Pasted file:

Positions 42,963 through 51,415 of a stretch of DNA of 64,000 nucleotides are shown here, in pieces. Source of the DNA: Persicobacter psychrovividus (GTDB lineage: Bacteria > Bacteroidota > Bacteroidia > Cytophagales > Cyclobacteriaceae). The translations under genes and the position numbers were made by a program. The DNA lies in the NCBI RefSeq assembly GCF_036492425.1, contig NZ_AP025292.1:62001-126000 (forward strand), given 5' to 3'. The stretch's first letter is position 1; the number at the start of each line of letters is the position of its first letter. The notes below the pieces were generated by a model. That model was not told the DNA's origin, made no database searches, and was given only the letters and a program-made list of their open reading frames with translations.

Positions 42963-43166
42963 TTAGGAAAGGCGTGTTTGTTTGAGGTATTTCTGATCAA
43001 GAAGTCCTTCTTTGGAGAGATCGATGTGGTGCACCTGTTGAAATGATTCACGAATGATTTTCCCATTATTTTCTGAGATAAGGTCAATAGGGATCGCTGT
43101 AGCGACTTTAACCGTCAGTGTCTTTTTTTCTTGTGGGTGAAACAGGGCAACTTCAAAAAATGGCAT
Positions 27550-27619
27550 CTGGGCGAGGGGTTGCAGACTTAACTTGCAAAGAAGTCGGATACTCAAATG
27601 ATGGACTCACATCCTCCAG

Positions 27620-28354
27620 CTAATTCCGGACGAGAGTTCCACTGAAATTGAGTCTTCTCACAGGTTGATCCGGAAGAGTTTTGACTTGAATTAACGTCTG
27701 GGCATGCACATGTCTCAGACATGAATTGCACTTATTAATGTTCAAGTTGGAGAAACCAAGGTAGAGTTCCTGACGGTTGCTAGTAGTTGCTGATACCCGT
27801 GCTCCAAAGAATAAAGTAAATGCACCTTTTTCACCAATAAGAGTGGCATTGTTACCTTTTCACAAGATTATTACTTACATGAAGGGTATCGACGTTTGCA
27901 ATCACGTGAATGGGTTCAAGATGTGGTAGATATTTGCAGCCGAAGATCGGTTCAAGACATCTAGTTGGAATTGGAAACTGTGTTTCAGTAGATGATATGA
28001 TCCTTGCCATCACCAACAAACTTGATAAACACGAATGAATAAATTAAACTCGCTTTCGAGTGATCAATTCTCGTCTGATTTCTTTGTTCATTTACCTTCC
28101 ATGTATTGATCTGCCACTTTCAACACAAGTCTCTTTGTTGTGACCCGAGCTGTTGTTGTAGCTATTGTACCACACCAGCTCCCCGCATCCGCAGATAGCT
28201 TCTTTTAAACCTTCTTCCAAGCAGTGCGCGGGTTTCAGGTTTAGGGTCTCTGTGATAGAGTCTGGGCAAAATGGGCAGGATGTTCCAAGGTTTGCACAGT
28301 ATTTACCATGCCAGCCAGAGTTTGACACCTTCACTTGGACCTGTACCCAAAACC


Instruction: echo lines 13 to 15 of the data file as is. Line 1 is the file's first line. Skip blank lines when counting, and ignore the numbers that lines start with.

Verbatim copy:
27901 ATCACGTGAATGGGTTCAAGATGTGGTAGATATTTGCAGCCGAAGATCGGTTCAAGACATCTAGTTGGAATTGGAAACTGTGTTTCAGTAGATGATATGA
28001 TCCTTGCCATCACCAACAAACTTGATAAACACGAATGAATAAATTAAACTCGCTTTCGAGTGATCAATTCTCGTCTGATTTCTTTGTTCATTTACCTTCC
28101 ATGTATTGATCTGCCACTTTCAACACAAGTCTCTTTGTTGTGACCCGAGCTGTTGTTGTAGCTATTGTACCACACCAGCTCCCCGCATCCGCAGATAGCT